Motherhood, Student

A Balancing Act of Motherhood and School

Whelp, I am officially into my second week of school. You know, the week you actually begin to figure out what the semester will be like. The first week (syllabus week), creates a sense of false security as you sit in class and fantasize about how you are going to do all the work for that semester (or at least I do). Professors cover the syllabus and handout rubrics, and you look at all your readings and assignment and convince yourself that this semester will be different.

Then like a splash of cold water the second-week hits and you actually have to do everything you said would…

Add into this the challenges of being a parent and all of a sudden my well-laid plans fall apart like that. No one ever told me how hard it would be to balance motherhood and being a student. That I would be doing homework with a crying baby and a toddler who needed me to do everything and then would be satisfied with nothing. My kids are older now and it hasn’t gotten any easier.

Juggling the bazillion note cards, papers, assignments, daycare and school pick-up and drops, meals, appointments, is certainly never easy.

Explaining to my single classmates and friends that I can’t do things because I have kids is hard. I want to be apart of the group and yet in many ways, I am not. I can’t just commit to that date to work on the group project or set up an impromptu meeting to cover that presentation.

Being a parent and a student means navigating what is already a stressful process with added pressures. It means having to tell professors you can’t come to class because your child is running a fever, or pulling out your hair because you have to write that paper but your little one won’t stop screaming. It means your planner gets sticky because you left it on the table at breakfast, or needing a new highlighter because your child just colored an entire picture with the package you just opened.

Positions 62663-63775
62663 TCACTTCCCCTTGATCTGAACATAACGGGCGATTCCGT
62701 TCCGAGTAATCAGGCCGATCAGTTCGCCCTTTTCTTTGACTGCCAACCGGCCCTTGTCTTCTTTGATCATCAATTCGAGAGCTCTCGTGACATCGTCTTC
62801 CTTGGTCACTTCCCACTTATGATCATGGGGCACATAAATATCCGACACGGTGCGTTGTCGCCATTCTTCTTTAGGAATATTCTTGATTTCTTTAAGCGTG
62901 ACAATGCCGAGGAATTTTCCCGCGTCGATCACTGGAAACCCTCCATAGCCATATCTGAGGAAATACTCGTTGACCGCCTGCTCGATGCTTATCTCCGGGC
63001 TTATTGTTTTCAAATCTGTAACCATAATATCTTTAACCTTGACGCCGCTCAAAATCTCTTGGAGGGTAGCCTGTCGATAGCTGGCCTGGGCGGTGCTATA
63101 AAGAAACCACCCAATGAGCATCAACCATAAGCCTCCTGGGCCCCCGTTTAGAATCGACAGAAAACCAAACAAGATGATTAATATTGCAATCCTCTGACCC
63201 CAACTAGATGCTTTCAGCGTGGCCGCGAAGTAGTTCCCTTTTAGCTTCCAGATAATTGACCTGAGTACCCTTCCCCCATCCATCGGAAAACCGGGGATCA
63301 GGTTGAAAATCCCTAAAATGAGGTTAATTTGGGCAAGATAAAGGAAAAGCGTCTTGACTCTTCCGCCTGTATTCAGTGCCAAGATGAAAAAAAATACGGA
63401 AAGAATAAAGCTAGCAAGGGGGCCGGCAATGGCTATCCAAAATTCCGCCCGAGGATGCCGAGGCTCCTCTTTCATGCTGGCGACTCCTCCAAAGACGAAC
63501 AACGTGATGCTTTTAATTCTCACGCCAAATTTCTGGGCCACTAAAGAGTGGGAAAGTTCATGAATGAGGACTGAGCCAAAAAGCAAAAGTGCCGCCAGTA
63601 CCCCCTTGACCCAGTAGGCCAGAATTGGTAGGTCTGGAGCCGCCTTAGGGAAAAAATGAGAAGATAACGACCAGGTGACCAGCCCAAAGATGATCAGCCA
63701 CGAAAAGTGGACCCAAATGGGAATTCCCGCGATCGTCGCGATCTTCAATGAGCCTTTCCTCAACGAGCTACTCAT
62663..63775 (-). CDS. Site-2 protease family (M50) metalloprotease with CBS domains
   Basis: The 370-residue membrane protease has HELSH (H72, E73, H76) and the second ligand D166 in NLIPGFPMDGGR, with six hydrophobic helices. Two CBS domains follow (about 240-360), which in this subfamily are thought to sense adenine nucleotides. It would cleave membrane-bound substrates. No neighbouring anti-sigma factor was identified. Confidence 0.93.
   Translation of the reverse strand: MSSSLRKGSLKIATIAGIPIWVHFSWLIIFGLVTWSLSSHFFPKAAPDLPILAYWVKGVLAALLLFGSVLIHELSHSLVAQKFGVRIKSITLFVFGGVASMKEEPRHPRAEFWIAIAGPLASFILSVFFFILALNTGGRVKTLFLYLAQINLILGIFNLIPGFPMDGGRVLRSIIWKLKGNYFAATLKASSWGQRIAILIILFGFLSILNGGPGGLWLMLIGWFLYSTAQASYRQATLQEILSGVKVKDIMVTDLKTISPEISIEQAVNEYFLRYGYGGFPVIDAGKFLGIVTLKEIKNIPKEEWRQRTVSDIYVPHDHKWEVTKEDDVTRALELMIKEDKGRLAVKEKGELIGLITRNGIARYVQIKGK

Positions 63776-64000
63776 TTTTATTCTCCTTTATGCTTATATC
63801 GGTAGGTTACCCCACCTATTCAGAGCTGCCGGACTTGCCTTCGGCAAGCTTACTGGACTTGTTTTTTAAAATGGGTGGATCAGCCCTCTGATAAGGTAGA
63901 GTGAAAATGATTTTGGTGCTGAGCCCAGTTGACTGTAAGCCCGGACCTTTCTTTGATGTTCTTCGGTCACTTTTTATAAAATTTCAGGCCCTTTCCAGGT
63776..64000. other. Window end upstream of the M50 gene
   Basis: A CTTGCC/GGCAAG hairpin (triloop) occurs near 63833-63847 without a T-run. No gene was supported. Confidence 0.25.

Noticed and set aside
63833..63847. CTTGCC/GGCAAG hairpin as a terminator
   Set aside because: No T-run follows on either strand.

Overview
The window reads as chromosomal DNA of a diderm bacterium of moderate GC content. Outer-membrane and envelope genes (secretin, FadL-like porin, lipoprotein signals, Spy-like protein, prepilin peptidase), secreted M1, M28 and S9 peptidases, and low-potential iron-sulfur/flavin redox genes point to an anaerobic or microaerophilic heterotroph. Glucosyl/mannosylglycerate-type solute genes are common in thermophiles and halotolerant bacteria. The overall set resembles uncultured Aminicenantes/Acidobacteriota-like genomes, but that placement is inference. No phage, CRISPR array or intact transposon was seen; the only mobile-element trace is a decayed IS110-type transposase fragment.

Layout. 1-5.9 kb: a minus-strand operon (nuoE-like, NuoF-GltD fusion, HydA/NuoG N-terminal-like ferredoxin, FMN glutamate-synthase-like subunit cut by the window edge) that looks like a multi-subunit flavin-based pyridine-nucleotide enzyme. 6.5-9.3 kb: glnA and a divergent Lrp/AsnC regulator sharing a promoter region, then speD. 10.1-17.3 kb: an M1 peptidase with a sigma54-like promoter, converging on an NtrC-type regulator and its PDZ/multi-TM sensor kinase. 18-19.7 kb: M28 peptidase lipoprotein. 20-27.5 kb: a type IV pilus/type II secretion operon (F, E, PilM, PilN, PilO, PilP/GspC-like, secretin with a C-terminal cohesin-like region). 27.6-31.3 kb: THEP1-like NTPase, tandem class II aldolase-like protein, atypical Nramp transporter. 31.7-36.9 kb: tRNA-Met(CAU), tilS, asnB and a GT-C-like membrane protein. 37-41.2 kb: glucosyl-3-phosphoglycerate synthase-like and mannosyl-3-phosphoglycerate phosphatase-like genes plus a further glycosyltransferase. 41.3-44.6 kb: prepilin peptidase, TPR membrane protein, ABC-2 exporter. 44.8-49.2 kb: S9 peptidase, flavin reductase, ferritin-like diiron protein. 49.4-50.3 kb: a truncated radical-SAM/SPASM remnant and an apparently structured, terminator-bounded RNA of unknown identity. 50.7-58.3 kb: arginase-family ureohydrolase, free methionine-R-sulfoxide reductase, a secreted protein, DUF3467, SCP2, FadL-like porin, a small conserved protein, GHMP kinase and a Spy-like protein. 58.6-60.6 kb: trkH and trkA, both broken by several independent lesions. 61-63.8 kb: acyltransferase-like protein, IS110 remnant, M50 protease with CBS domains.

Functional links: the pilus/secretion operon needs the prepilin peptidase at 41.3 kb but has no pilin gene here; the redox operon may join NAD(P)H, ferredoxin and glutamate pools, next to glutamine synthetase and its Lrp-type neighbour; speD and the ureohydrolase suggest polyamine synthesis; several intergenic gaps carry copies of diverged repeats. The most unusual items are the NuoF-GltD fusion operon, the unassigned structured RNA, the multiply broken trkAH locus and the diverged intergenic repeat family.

Yet it is all worth it. I know I am setting a good example for my little ones, that my degree ultimately means a better job and life for all of us. It’s just that getting there sometimes is hard. Sometimes it means taking breaks and time away, so when I come back I can hit harder.

But on the days I want to quit (and they’re often) I remember what that piece of paper will mean. I remember that though it is hard and sometimes feels insurmountable, I have people that will support me. I remember that even though I still have so far to go, this is only temporary.

Most of all, I remember who is watching me!

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